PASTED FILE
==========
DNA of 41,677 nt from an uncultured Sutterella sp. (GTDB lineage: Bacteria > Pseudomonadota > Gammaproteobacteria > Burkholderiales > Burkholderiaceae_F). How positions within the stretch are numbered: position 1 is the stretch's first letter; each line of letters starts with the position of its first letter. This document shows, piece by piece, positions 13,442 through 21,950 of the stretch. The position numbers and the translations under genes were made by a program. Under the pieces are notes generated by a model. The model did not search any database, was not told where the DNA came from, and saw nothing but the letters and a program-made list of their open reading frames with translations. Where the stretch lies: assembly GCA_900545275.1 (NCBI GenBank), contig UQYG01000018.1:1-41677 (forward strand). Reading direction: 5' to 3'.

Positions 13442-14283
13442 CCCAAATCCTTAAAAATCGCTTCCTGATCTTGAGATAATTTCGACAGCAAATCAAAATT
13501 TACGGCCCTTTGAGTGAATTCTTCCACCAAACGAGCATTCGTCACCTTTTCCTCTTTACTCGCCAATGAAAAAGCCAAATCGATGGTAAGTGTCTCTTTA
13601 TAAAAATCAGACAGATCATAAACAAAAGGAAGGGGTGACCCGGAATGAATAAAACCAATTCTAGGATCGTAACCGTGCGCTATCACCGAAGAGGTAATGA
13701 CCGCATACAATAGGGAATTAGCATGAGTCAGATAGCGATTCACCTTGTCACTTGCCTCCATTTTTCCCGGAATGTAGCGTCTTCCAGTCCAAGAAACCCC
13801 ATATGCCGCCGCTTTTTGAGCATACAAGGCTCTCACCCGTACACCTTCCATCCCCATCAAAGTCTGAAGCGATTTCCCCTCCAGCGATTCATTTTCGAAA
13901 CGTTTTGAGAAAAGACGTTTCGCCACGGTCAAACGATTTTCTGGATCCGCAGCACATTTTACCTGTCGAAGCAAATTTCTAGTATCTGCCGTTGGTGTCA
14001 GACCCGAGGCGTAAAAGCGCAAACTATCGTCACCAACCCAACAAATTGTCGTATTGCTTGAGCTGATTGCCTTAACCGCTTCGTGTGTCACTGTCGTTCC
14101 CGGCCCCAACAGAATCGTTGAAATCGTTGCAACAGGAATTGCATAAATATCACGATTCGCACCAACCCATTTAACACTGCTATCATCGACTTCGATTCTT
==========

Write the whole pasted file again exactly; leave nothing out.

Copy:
DNA of 41,677 nt from an uncultured Sutterella sp. (GTDB lineage: Bacteria > Pseudomonadota > Gammaproteobacteria > Burkholderiales > Burkholderiaceae_F). How positions within the stretch are numbered: position 1 is the stretch's first letter; each line of letters starts with the position of its first letter. This document shows, piece by piece, positions 13,442 through 21,950 of the stretch. The position numbers and the translations under genes were made by a program. Under the pieces are notes generated by a model. The model did not search any database, was not told where the DNA came from, and saw nothing but the letters and a program-made list of their open reading frames with translations. Where the stretch lies: assembly GCA_900545275.1 (NCBI GenBank), contig UQYG01000018.1:1-41677 (forward strand). Reading direction: 5' to 3'.

Positions 13442-14283
13442 CCCAAATCCTTAAAAATCGCTTCCTGATCTTGAGATAATTTCGACAGCAAATCAAAATT
13501 TACGGCCCTTTGAGTGAATTCTTCCACCAAACGAGCATTCGTCACCTTTTCCTCTTTACTCGCCAATGAAAAAGCCAAATCGATGGTAAGTGTCTCTTTA
13601 TAAAAATCAGACAGATCATAAACAAAAGGAAGGGGTGACCCGGAATGAATAAAACCAATTCTAGGATCGTAACCGTGCGCTATCACCGAAGAGGTAATGA
13701 CCGCATACAATAGGGAATTAGCATGAGTCAGATAGCGATTCACCTTGTCACTTGCCTCCATTTTTCCCGGAATGTAGCGTCTTCCAGTCCAAGAAACCCC
13801 ATATGCCGCCGCTTTTTGAGCATACAAGGCTCTCACCCGTACACCTTCCATCCCCATCAAAGTCTGAAGCGATTTCCCCTCCAGCGATTCATTTTCGAAA
13901 CGTTTTGAGAAAAGACGTTTCGCCACGGTCAAACGATTTTCTGGATCCGCAGCACATTTTACCTGTCGAAGCAAATTTCTAGTATCTGCCGTTGGTGTCA
14001 GACCCGAGGCGTAAAAGCGCAAACTATCGTCACCAACCCAACAAATTGTCGTATTGCTTGAGCTGATTGCCTTAACCGCTTCGTGTGTCACTGTCGTTCC
14101 CGGCCCCAACAGAATCGTTGAAATCGTTGCAACAGGAATTGCATAAATATCACGATTCGCACCAACCCATTTAACACTGCTATCATCGACTTCGATTCTT